From Longman Dictionary of Contemporary Englishsignatorysig‧na‧to‧ry /ˈsɪɡnətəri $ -tɔːri/ noun (plural signatories) [countable] 🔊 🔊 SIGN YOUR NAMEone of the people, organizations, or countries that signs an officialagreementsignatory to/of 🔊 The UK is a signatory to the Berne Convention. 🔊 the signatories of the Helsinki Declaration
Examples from the Corpus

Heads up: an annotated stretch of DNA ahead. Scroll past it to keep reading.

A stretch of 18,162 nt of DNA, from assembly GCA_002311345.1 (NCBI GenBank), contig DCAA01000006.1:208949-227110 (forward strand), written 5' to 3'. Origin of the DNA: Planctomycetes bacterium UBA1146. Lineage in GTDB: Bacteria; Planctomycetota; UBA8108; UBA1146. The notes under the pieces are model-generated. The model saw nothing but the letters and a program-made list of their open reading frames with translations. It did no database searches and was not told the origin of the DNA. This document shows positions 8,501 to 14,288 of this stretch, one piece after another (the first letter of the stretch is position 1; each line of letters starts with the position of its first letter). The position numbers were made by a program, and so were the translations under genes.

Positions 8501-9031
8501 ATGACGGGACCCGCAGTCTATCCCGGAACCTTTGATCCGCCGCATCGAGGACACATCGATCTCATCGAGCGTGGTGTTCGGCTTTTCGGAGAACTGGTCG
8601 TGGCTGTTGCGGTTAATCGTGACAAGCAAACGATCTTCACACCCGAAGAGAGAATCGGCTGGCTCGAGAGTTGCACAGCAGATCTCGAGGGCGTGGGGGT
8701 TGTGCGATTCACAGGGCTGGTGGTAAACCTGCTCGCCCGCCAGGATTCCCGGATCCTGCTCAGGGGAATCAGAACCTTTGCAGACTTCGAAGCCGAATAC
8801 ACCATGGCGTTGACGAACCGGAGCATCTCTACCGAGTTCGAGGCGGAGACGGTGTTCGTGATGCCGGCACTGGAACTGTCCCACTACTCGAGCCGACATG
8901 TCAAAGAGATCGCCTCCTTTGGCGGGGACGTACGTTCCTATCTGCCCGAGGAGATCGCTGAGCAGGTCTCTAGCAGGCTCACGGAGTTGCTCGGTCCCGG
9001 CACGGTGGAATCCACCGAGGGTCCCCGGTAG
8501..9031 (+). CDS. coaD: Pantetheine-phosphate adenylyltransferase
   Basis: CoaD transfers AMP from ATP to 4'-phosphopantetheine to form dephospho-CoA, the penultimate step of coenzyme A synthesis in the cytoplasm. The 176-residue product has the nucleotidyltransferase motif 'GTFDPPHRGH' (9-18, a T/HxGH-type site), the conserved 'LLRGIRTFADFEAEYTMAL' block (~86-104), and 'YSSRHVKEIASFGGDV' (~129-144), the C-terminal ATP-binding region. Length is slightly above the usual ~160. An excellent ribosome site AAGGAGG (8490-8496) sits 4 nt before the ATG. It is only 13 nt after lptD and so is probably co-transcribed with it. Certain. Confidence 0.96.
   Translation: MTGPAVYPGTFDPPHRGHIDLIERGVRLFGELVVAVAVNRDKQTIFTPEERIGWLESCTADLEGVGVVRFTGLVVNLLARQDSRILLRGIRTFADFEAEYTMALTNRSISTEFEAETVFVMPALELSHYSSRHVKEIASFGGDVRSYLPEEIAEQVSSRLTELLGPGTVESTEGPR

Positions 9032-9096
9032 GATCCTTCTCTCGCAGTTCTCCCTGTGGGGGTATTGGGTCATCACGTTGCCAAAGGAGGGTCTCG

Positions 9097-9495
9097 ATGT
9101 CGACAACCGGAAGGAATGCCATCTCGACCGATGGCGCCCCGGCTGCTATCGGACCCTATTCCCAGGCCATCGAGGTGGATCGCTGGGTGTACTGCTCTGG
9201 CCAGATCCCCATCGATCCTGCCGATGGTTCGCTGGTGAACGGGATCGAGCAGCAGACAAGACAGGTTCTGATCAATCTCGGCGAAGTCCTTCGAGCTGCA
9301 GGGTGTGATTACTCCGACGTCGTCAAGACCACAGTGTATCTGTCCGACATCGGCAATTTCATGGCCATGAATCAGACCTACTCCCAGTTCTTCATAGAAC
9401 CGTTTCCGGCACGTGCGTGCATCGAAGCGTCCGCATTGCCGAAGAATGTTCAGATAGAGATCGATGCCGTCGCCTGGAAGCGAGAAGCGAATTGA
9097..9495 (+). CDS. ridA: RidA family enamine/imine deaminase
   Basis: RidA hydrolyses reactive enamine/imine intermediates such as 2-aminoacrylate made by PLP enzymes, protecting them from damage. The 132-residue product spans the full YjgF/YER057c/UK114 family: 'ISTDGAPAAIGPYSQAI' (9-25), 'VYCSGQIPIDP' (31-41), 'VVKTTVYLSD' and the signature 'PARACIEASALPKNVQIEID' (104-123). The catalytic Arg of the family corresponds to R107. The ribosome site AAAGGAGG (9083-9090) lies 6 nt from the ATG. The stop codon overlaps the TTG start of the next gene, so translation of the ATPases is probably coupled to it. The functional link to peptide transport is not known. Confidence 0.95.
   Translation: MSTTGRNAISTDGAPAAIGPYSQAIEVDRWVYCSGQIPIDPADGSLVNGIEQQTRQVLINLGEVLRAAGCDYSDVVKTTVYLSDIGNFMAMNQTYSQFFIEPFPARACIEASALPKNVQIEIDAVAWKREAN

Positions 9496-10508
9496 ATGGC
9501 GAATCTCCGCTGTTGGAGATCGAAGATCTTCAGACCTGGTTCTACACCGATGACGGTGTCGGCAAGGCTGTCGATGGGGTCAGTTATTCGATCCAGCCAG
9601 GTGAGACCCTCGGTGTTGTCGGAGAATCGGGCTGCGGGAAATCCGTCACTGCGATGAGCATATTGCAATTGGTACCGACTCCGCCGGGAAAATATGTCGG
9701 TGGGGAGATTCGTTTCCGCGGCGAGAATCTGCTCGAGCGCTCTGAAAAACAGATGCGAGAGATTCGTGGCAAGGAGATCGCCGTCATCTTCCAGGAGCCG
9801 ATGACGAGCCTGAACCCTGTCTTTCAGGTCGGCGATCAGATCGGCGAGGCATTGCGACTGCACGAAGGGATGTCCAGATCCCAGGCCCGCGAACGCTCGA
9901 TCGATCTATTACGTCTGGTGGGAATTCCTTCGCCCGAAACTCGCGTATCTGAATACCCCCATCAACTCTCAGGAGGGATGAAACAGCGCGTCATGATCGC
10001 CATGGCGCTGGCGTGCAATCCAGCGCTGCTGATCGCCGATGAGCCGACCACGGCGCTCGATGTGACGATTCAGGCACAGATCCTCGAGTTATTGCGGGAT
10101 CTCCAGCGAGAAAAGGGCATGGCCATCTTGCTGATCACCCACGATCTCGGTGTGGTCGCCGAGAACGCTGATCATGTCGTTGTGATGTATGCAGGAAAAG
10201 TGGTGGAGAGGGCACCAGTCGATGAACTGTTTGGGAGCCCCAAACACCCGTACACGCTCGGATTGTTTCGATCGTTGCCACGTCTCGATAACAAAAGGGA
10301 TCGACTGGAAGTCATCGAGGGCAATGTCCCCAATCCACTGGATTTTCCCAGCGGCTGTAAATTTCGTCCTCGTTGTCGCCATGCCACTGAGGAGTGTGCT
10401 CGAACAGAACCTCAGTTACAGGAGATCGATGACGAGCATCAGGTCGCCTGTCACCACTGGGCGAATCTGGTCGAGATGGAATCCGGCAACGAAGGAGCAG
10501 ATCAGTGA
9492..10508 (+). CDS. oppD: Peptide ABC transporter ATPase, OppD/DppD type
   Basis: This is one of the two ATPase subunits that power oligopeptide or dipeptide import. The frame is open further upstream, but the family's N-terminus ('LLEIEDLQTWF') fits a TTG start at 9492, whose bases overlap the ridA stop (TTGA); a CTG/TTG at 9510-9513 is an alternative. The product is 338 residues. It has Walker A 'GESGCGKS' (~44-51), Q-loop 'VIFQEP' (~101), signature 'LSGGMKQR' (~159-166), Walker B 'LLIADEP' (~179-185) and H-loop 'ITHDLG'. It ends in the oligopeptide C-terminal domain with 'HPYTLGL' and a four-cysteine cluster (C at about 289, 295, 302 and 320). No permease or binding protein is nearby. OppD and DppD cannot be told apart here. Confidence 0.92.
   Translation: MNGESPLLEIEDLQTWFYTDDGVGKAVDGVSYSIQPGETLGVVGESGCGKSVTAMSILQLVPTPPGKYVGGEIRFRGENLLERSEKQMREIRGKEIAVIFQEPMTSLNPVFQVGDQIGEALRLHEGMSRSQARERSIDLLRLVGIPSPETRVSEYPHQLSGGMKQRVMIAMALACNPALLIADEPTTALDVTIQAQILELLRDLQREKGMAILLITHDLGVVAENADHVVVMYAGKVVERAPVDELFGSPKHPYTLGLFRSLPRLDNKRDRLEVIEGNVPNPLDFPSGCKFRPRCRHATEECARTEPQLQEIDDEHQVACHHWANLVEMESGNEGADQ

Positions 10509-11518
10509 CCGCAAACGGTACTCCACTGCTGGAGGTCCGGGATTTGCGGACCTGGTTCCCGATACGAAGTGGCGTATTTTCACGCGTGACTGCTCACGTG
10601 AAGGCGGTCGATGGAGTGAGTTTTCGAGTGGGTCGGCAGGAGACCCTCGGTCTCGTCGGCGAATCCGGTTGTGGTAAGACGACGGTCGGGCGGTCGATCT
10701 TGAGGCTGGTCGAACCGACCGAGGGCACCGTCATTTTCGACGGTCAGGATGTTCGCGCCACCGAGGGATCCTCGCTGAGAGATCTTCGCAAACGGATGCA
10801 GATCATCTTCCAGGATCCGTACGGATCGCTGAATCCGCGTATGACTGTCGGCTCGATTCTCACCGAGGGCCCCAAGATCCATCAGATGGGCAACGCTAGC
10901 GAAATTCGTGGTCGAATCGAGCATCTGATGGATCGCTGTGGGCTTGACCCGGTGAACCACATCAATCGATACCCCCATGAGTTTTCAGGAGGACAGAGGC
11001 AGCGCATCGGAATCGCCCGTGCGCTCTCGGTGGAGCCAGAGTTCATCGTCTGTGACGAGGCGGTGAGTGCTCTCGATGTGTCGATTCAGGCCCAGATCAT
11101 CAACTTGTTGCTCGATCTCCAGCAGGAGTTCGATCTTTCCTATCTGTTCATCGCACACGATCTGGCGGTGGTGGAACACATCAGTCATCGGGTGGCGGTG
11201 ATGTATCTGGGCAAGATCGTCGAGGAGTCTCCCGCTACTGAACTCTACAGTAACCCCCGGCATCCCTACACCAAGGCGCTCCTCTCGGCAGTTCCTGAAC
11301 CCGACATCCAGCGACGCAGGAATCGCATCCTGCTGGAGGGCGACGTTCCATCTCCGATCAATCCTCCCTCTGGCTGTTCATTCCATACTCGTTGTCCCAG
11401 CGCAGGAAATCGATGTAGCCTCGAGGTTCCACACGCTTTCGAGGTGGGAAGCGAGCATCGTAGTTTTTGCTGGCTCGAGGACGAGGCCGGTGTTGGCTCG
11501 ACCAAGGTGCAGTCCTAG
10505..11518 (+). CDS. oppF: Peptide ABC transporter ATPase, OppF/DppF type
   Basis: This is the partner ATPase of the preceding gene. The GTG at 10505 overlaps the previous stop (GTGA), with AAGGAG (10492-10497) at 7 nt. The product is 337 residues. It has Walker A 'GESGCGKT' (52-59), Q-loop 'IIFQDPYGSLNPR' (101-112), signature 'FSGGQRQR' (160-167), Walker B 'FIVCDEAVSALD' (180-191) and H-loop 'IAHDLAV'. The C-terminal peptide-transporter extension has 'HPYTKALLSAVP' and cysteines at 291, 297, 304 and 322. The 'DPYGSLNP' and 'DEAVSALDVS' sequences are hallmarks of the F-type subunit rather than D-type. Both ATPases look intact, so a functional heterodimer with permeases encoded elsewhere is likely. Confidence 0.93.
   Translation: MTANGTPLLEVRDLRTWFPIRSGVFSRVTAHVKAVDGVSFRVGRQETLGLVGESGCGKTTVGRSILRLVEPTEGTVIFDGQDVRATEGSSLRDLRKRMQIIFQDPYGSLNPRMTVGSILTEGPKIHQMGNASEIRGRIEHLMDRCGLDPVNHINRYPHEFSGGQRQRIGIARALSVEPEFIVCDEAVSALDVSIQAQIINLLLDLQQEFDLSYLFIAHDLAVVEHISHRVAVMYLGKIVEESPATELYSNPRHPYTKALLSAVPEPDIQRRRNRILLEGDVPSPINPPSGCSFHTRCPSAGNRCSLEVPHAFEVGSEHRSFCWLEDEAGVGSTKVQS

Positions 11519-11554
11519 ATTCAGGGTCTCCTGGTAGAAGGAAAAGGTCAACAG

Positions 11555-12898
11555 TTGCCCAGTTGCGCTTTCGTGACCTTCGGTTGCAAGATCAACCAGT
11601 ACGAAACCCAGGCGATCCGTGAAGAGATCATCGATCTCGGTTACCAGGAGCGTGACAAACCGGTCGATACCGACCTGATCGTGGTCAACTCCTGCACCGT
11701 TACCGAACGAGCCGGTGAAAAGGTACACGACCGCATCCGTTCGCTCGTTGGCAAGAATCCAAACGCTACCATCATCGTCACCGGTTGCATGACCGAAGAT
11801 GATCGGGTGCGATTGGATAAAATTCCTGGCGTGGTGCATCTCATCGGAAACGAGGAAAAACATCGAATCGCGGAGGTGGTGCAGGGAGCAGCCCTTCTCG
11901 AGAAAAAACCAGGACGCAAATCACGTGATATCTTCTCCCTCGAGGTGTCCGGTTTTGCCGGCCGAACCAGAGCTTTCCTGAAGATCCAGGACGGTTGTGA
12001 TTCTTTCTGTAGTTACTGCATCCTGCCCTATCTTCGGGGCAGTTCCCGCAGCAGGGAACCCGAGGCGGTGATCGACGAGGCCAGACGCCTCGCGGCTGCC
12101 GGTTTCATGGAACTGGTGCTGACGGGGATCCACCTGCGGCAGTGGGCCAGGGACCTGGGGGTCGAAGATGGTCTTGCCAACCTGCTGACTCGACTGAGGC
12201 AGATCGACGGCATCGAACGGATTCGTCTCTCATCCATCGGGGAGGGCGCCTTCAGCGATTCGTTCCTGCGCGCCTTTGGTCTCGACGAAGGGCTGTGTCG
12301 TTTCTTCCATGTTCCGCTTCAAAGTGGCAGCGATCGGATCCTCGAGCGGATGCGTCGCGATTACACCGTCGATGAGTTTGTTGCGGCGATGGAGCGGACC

signatory• Currently there are 39 signatories, of whom 25 have scientificresearchprogrammes on the continent.• The initialdraft had stipulated that mining could begin only if all signatoriesagreed.• It is best practice for the accountant to discuss with the band who should be the chequesignatories on this account.• Other nations, which are not signatories to the treaty, are understood to be developing nuclearweapons.• This would be in the artist's name, with the manager as the solesignatory.• According to the Svalbard treaty, the signatoriesretain the right to exploit any minerals.• There is also the danger that small, local agreements spin out of control as tradeimbalances grow among their signatories.signatory to/of• a meeting of the 35 signatories of the Helsinki Pact• I thought that the hon. Gentleman was a signatory to the report.• So far, many signatories to the new deal have resisted the painfulstructural changes that are necessary.• Other nations, which are not signatories to the treaty, are understood to be developing nuclear weapons.• The signatories of the Appealargued that women had adequateopportunity to make their influence felt in local government.From Longman Business Dictionarysignatorysig‧na‧to‧ry /ˈsɪgnətəri-tɔːri/ noun (plural signatories) [countable] formalLAWone of the people or countries that sign an official agreementWe will accept a copy invoice which bears a company stamp and the signature of an authorised signatory.signatory to/ofMost Western countries are signatories to this agreement.Experts from 118 signatory countries met in Geneva.